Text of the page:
Entertainment - 9.1
Nudity, Language, Sexual Content, Violence
Netflix’s Altered Carbon has been called many things: Violent, dystopian cyber-punk, Sci-fi futuristic film noir, sexy murder mystery...and it all applies.
Netflix’s Altered Carbon has been called many things: Violent, dystopian cyber-punk, Sci-fi futuristic film noir, sexy murder mystery…and it all applies. Perhaps most accurate is the old adage, “Everything old is new again”…and again. In a culture whose foundation is based on mechanical reincarnation, one’s soul is defined only as one’s memories. Everything you know as yourself is recorded, and stored in a disk at the base of your neck called a “cortical stack”. But what if your memories are gone?
Well, if you’re a billionaire ‘Meth’ like Laurens Bancroft, you ‘de-ice’ a former terrorist from his 250 year old sleep, put him in the ‘sleeve’ or body of a former cop, and pay him to find your murderer. If you’re anyone else, you’re simply screwed.
This is the premise of our story and it’s just the tip of the iceberg. Sci-fi writer, Richard K. Morgan’s rich, fully imagined novel has been brought back to life, you might say, in the different, but equally (perhaps even more so) vibrant world of television. Creator Laeta Kalogridis bought the rights to the story over 15 years ago, and has been working to get it made ever since. Thank God she was so tenacious because it brings the world of “Altered Carbon” to an audience who may be unfamiliar with Richard K. Morgan’s writings, like me.
Our protagonist, Takeshi Kovacs, perfectly played by Joel Kinnaman is reborn into a world he already despises. Unlike the ‘Meths’ who rule his society and believe in rebirth as their right (as long as they have the resources to buy it) as the last surviving ‘rebel’ he is quoted as saying, “Death isn’t up to us to give or withhold”. Presumably, life isn’t either. And therein lies the crux, the very dichotomy of this story, that of creator vs. created. For as Larens Bancroft says to Kovacs after humiliating him in front his guests at a dinner party, “…in this world there is always the purchaser and the purchased”. In this world, the creator is the purchaser, the created, the purchased. There is very little distinction between a life and property.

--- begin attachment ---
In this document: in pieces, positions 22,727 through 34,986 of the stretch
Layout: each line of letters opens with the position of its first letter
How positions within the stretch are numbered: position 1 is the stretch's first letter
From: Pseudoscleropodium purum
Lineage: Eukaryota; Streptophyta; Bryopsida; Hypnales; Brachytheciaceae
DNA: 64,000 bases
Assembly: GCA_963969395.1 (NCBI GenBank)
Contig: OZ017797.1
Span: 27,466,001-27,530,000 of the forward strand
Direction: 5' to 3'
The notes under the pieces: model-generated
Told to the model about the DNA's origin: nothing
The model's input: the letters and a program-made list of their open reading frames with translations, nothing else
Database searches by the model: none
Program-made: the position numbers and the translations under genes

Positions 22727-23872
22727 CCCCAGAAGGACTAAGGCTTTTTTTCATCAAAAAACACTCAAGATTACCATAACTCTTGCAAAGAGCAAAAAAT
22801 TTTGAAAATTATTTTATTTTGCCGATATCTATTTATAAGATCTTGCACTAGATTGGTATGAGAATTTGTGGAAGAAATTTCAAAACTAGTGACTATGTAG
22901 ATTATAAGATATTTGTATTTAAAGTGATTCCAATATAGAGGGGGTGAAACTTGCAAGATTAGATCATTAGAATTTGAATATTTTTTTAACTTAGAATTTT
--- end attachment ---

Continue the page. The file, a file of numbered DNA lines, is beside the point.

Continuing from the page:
While there is the rule of law for the ‘grounders’, people who live on earth, unlike the ‘meths’ who literally live above the clouds, those who can live eternally live without the boundaries of right and wrong and the consequences of both. The perverseness of base human desires are transmuted into the worship of freedom as nothingness, devoid of moral judgment and therefore devoid of morality altogether. This is the good fight, fought by Kovacs and by his unwilling partner, police detective Kristin Ortega, played wonderfully by Martha Higareda.
Other important storylines which intertwine with finding Bancroft’s killer include finding Lizzie’s (a young prostitute involved with Bancroft) killer, (Kovacs meets her father during his investigation, and they work in a quid pro quo relationship to find the truth.) and clearing police lutienant Kristin Ortega’s partner and lover, Richer of a murder, again, related to Bancroft.
While everyone is preoccupied with solving their own problems, and mysteries, preoccupied with their hearts’ desires, and their own demons, we as the audience learn that Takeshi Kovacs was right when he said that, “Finding truth is more than search for data, it’s an excavation of self. You have to keep going no matter where it takes you, because nothing can stay hidden forever.”
The comparisons to “Blade Runner” are accurate especial
when it comes to the details of set design and costuming:
the screens on practically every building, the moody rain,
the advertisements for any vice to be satisfied. But this story
delves deeper, not only into a more complex storyline with multiple
interlayered plots, beyond what makes us human, and into what
makes us ‘gods’ – creators of our own devices, living gods like Odin,
and Jupiter, not, as some characters believe, the true God.
For more info on Cyber-punk dramas see Jason Turner’s Iron City Detective Series, Sentinel and Bitter Heart and his interview here on act.land.